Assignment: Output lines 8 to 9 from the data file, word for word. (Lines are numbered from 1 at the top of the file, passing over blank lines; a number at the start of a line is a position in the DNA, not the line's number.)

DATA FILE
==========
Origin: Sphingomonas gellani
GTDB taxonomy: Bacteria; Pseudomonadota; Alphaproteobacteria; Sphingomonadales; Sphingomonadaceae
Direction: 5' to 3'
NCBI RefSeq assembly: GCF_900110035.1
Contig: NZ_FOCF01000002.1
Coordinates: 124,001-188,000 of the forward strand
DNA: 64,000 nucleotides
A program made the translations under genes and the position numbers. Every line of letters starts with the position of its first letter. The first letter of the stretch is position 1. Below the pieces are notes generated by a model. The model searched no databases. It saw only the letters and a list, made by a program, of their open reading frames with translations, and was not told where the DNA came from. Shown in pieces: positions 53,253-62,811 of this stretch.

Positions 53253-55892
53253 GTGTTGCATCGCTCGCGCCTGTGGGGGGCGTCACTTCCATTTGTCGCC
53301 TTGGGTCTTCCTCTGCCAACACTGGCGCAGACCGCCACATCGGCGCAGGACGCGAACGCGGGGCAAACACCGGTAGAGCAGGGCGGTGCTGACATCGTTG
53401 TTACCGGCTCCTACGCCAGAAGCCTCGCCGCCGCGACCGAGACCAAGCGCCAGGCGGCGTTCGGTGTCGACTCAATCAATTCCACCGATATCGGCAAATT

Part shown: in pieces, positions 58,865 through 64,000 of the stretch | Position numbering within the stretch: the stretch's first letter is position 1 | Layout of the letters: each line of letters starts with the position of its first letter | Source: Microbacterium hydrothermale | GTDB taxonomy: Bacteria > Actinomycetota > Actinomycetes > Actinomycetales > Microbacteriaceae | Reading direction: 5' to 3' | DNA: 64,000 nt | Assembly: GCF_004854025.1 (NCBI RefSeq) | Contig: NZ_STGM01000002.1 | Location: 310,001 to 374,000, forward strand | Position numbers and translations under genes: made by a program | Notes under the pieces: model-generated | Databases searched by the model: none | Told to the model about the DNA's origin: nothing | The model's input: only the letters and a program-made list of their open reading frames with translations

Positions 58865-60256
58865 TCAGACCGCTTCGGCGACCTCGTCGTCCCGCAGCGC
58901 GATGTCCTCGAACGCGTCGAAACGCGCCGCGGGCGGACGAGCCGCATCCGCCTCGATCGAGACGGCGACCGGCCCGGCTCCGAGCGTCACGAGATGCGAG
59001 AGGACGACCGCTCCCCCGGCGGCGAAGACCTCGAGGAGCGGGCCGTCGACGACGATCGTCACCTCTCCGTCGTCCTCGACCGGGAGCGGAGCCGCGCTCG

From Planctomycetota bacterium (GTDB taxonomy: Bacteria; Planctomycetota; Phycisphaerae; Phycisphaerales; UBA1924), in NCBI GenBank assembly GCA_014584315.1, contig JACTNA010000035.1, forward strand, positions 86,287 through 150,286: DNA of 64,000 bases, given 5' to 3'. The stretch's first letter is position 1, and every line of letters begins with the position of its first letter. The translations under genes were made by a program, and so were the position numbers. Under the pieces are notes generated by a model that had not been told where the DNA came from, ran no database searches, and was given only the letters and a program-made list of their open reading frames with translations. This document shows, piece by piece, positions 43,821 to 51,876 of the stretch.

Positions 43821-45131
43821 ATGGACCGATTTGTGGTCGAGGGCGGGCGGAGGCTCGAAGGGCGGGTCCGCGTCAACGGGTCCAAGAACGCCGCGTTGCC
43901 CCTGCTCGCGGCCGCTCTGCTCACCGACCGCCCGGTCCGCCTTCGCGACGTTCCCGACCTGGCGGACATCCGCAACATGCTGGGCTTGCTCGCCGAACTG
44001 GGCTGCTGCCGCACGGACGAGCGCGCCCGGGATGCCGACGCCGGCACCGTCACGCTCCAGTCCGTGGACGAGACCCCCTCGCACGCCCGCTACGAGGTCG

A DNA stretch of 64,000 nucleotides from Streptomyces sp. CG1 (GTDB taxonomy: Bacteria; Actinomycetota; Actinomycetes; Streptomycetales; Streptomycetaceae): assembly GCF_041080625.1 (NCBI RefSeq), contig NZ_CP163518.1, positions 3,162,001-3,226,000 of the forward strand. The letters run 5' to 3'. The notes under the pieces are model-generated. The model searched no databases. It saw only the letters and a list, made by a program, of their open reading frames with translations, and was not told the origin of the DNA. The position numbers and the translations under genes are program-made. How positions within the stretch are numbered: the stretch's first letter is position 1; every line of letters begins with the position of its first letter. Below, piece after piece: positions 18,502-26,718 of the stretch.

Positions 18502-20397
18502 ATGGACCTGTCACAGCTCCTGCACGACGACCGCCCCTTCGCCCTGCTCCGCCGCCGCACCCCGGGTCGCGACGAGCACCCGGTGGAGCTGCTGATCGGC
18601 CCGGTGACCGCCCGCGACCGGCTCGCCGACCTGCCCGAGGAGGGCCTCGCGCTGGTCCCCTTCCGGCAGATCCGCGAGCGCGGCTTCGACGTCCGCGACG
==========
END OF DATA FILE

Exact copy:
A program made the translations under genes and the position numbers. Every line of letters starts with the position of its first letter. The first letter of the stretch is position 1. Below the pieces are notes generated by a model. The model searched no databases. It saw only the letters and a list, made by a program, of their open reading frames with translations, and was not told where the DNA came from. Shown in pieces: positions 53,253-62,811 of this stretch.

Positions 53253-55892